Many elderly in Israel face financial hardship. This is reflected in the large percentage of elderly who receive supplemental income maintenance benefits (about 30%) to ensure them a minimum income, and in the significant percentage of elderly who live below the poverty line (20.2%). This study examined the effect of financial hardship on the elderly’s living conditions, focusing on four areas: housing conditions, loneliness, treatment of selected health conditions, and food security. The findings concerning food security are part of a broader study conducted among all households in Israel.
The study was carried out in cooperation with the Ministry of Health, the Ministry of Social Affairs, the Forum to Address Food Insecurity and Poverty in Israel, ESHEL, and the National Insurance Institute. Its goal is to help develop policies and innovative programs for the elderly, in general, and the “Aging Well” Project initiated by the President of the State of Israel to improve the lives of elderly living in poverty.
Significant problems were found in all of the areas examined, primarily among elderly with low income. The following are among the major findings.
Seventeen percent of all households of elderly reported that their apartment was always or often cold in winter due to financial difficulties (among elderly with low income, the percentage reached 30%). Furthermore, a significant number of elderly live in apartments with severe maintenance problems: dampness in winter (16%), large cracks in the walls (14%), and serious problems with the plumbing or sewage system (9%).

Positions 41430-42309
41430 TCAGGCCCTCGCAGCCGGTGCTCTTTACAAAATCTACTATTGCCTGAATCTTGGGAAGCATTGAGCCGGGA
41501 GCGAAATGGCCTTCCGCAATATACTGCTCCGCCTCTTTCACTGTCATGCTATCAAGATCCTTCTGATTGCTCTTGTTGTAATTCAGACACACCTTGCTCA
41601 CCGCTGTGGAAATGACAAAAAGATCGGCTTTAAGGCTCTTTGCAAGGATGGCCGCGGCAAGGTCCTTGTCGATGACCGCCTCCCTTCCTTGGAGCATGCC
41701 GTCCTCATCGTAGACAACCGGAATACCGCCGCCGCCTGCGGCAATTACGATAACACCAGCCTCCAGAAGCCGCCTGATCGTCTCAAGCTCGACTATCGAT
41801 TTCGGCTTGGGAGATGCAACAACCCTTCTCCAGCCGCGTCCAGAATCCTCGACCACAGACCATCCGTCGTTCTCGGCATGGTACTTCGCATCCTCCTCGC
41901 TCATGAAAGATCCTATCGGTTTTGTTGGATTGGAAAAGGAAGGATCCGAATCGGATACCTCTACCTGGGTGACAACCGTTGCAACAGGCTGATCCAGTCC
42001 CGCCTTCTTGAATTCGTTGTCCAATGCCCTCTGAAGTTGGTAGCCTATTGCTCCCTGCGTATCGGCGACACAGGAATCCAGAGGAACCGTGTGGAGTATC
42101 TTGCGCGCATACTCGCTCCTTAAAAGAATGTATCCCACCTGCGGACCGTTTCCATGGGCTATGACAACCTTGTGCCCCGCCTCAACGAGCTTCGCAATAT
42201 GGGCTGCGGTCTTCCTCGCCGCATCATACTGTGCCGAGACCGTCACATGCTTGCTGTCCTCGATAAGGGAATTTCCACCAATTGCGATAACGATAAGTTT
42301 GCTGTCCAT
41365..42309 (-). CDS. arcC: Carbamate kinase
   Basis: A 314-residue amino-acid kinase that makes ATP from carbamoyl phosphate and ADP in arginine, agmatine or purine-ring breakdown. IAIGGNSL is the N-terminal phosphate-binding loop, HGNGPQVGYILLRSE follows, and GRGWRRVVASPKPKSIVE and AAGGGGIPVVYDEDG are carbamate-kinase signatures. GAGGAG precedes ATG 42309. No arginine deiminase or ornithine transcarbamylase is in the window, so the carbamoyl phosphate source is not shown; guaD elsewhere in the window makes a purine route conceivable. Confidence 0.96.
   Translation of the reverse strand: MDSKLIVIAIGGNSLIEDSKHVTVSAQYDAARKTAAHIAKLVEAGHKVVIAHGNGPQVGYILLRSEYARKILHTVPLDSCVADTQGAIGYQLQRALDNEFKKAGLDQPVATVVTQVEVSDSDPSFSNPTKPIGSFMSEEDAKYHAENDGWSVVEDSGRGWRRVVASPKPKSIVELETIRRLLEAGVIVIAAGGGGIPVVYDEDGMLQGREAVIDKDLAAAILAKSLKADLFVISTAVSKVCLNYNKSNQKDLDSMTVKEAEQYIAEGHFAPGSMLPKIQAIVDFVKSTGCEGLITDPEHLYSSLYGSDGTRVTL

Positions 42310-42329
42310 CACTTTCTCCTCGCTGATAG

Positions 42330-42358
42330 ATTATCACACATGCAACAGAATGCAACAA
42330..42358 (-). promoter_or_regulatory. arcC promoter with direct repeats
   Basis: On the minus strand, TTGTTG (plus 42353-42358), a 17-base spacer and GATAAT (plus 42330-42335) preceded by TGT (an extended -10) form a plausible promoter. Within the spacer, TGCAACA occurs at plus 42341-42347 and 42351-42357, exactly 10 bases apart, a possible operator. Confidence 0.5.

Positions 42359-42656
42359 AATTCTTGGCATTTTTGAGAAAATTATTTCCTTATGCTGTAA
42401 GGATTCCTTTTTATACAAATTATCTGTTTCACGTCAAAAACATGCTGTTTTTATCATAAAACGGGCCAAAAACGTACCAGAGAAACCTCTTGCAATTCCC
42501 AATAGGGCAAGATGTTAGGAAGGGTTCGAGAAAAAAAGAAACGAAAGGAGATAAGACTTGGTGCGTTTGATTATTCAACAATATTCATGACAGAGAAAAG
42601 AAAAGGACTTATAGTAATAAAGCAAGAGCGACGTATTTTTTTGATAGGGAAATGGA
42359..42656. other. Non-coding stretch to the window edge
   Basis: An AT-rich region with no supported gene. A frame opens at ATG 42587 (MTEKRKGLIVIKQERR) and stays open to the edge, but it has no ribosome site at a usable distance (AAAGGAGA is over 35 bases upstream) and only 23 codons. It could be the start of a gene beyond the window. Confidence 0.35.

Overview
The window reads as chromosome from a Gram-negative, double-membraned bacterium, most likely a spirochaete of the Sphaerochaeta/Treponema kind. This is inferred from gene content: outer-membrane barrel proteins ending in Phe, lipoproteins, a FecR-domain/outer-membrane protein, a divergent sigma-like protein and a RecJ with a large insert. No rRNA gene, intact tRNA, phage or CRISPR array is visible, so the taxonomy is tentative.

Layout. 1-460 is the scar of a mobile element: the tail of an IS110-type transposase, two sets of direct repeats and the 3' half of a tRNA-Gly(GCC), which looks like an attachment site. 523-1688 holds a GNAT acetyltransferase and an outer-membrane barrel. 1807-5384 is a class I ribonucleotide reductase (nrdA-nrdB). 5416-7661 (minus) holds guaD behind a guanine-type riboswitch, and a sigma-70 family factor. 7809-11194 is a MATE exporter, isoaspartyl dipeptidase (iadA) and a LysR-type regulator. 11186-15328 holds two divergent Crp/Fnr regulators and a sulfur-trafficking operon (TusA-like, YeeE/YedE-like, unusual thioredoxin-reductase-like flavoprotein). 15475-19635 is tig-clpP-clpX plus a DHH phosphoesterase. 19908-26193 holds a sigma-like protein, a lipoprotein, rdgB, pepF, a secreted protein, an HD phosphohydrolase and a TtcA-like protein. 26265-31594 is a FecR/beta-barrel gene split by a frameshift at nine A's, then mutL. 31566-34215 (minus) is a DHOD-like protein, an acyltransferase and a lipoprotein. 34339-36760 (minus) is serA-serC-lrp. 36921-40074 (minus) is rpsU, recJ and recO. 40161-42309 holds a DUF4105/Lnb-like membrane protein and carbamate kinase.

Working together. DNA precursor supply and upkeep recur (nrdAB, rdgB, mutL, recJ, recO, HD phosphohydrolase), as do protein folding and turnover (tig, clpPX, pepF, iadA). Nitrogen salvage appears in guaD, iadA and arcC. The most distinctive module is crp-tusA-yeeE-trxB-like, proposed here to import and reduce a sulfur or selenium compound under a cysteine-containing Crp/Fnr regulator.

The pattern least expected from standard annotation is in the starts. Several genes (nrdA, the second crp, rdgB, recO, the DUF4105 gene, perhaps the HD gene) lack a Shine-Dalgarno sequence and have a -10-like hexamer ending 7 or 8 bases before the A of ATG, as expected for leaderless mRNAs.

Four percent of the elderly reported untreated vision problems, 4% reported untreated hearing problems, and 16% reported untreated dental problems due to financial difficulties. The percentages rise among elderly with low income – to 9% regarding vision and hearing problems, and to nearly 25% regarding dental problems.
Insufficient food and inappropriate nutrition due to financial difficulties (food insecurity) exist in almost all developed countries. In developing countries this is reflected in severe food shortages that lead to malnutrition, which are life threatening, and which necessitates emergency medical treatment. In developed countries, the problem is defined as a lack of continuous access to sufficient quantities of appropriate food that can ensure a healthy and active life.
Most (81%) of Israel’s elderly do not suffer from food insecurity. Nevertheless, significant groups in this population report food insecurity due to financial difficulties: About 7% report severe food insecurity, and 12% report moderate food insecurity. No significant differences were found between households of elderly and all households in Israel regarding the extent of food insecurity.
The findings have been widely disseminated and discussed, and a review is currently under way by the government of support policies for the elderly.
This study was funded by ESHEL and the National Insurance Institute.
Citations in the professional and academic literature
Casakin, H., & Neikrug, S. (2012). Place Identity in the Neighborhood as Perceived by the Elder Residents: Relations with Attachment, Dependence and Place Quality. The Role of Place Identity in the Perception, Understanding, and Design of Built Environments, 107-119.
Casakinu, H., & Neikrug, S. (2012). Place Identity in the Neighborhood as Perceived by the Elder Residents: Relations with Attachment, Dependence and Place Quality. The Role of Place Identity in the Perception, Understanding, and Design of Built Environments, 107.
DellaPergola, S. (2011). JEWISH SHOAH SURVIVORS. Holocaust Survivors: Resettlement, Memories, Identities, 293.